HubSpot announced ten new features on the marketing platform. These included a marketing content calendar, anonymous personalization, revenue reporting, and conditional logic. While all of them are compelling, especially for current HubSpot users, none of them really differentiates the platform. In fact, most of them are sort of me-to features the platform should have had years ago. That said, these features were prioritized and driven by customer demand, which HubSpot does a phenomenal job of capturing, prioritizing, and executing on. More than 140 feature requests from customers were added to the product based on customer requests. It’s difficult to fault the company for for listening to customers, even if it’s late to the party.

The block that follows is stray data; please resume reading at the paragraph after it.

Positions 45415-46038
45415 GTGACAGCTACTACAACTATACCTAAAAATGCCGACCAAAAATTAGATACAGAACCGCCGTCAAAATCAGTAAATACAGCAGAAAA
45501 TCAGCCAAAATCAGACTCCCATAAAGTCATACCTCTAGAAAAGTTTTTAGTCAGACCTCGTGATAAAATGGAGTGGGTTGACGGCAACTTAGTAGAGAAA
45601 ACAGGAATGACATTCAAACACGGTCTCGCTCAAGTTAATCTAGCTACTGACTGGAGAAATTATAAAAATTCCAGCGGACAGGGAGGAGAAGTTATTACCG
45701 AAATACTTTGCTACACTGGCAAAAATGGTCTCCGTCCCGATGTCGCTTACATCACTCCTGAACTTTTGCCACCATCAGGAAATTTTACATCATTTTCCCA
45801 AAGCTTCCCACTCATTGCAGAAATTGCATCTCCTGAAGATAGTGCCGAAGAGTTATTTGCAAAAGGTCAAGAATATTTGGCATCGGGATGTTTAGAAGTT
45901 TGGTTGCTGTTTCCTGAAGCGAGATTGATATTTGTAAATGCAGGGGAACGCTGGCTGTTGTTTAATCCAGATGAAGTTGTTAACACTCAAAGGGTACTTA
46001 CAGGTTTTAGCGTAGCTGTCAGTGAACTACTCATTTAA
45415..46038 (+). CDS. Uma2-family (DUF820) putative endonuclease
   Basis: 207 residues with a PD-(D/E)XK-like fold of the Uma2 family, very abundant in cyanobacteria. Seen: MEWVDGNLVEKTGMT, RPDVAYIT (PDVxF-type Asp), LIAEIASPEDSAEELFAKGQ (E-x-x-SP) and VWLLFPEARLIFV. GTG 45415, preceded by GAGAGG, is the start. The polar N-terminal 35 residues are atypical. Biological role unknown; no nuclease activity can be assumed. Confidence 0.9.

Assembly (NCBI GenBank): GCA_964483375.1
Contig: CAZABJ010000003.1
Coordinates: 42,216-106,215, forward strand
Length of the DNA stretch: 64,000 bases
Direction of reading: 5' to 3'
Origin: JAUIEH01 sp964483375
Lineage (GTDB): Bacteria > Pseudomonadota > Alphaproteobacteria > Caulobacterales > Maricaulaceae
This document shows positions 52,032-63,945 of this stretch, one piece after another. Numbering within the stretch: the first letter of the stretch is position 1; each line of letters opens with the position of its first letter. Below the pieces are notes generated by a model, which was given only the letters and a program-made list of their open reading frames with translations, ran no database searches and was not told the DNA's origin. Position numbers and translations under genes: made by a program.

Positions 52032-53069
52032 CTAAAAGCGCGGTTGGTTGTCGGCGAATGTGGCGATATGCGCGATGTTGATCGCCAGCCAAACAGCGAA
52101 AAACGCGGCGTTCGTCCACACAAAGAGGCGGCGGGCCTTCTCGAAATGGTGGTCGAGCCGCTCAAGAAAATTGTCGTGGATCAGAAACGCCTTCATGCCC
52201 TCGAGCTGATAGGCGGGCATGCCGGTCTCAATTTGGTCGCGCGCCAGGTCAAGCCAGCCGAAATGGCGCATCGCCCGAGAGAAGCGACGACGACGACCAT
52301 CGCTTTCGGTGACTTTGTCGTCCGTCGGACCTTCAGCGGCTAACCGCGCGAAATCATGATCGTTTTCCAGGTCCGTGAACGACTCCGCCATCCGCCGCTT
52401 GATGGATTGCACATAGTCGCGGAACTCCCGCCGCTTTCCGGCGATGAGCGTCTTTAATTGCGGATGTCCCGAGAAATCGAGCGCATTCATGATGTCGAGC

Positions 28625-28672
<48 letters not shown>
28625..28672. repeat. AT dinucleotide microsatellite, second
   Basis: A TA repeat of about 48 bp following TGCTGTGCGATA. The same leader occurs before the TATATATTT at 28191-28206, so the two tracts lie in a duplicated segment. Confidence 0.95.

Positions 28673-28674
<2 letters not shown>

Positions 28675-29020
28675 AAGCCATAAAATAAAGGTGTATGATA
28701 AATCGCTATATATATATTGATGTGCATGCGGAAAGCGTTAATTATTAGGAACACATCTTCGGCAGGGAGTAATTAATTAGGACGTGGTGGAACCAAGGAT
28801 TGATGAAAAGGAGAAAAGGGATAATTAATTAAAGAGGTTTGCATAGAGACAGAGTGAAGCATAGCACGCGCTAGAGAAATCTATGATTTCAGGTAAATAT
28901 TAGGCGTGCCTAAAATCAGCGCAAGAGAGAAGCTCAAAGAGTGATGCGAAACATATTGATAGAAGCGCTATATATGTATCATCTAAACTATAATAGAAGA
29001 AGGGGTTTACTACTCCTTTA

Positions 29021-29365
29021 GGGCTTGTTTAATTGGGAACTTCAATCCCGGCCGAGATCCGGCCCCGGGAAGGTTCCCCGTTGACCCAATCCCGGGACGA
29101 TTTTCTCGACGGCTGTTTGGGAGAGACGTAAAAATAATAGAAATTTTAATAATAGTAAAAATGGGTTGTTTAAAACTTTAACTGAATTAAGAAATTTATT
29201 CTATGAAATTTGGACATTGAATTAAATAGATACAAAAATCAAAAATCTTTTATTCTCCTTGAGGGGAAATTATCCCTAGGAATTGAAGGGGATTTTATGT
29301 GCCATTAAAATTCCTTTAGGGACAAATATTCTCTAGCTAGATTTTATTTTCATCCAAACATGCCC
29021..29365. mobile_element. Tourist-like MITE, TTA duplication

I always enjoy CTO Dharmesh Shah’s thought leadership. At INBOUND he actually told a wonderful story about how he and Brian Halligan stumbled on this concept of inbound years ago. While compelling, it doesn’t necessarily jibe with the trajectory of capabilities in the platform, which until the last few years were not on par with marketing automation solutions like Marketo, Eloqua, and Pardot. But that isn’t to say HubSpot doesn’t stand alone with a unique and compelling value proposition – they have always been an innovative market leader in optimization and enablement of early stage “getting found” activity associated with things like blogging, keyword optimization, earned media, and press release optimization. For the longest time I would say to advisory clients, you sort of need HubSpot, but you also need marketing automation. I am excited to see the platform and marketing automation capabilities including email, landing page hosting, social integration, trigger marketing, conditional logic, and reporting fill out the portfolio to a point where it’s safe to say that HubSpot can check all those boxes.